DAKAR (Thomson Reuters Foundation) – Health workers in western Niger are racing to contain an outbreak of Rift Valley fever that has killed at least 21 people over the past month, an aid agency said on Wednesday.
The highly contagious disease, which is transmitted to humans by mosquitoes or close contact with contaminated animals, has infected 52 people in Niger's western region of Tahoua since late August, the country's health ministry said.
The Alliance for International Medical Action (ALIMA) and Niger's health authorities have opened an emergency treatment center, in the region's hardest-hit district of Tchintabaraden, to look after the infected and stop the disease from spreading.
"Unfortunately, the 52 severe cases officially registered at present only represent the tip of the iceberg," ALIMA's medical coordinator Oumarou Maidadji said in a statement.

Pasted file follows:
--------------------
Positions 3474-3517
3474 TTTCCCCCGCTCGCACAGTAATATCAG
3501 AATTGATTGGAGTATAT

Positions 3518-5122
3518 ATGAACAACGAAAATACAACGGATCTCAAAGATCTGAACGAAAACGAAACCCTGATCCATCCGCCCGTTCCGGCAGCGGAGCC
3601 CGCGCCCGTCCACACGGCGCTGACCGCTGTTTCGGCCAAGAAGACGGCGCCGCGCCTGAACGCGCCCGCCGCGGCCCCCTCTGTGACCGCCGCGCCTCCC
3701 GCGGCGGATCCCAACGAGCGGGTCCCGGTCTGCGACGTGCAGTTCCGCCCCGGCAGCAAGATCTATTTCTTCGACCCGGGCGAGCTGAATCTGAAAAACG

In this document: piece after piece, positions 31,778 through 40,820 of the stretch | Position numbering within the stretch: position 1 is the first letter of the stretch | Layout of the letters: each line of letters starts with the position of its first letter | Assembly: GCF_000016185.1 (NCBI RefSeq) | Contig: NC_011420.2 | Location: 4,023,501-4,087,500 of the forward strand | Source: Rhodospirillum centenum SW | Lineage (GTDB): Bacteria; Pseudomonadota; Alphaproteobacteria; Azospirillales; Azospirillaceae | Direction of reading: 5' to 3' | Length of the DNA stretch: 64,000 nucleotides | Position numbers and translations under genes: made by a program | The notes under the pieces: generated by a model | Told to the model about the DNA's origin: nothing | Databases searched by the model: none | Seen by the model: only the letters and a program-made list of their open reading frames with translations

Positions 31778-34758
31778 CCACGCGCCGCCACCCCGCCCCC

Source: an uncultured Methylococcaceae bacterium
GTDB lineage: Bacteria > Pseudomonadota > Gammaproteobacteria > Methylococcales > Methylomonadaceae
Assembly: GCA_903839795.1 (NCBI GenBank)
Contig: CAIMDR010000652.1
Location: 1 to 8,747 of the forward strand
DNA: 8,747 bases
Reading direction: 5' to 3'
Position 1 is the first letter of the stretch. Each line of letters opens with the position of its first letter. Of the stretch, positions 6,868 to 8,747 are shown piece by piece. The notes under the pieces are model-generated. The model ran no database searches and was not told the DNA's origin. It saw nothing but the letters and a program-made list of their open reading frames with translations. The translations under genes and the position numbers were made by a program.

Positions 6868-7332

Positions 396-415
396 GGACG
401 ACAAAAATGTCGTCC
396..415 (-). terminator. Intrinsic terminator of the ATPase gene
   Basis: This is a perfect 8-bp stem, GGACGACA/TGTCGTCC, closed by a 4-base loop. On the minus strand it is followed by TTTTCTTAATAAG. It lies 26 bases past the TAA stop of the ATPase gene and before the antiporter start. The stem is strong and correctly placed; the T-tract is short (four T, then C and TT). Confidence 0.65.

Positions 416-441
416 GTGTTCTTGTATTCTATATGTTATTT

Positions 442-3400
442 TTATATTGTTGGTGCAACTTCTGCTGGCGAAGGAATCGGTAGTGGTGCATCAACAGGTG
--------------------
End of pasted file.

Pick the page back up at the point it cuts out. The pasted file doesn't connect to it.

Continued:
With no specific treatment or effective human vaccine, Rift Valley fever can cause blindness and severe haemorrhaging, leading the victim to vomit blood or even bleed to death.
Herders and farmers are deemed at higher risk of infection from the disease, which can devastate livestock.
Niger's health ministry said people in the Tahoua region, especially pastoralists, should avoid handling meat from infected animals, boil raw milk before consumption, and ensure that the corpses of dead animals are buried carefully.
ALIMA is also working with local partners and doctors to provide a mobile clinic which travels the region to inform the public about the disease and how to prevent it from spreading.
"Awareness is an essential step to contain the spread of the epidemic," said Maidadji. "As the annual festival of farmers approaches, vigilance is crucial."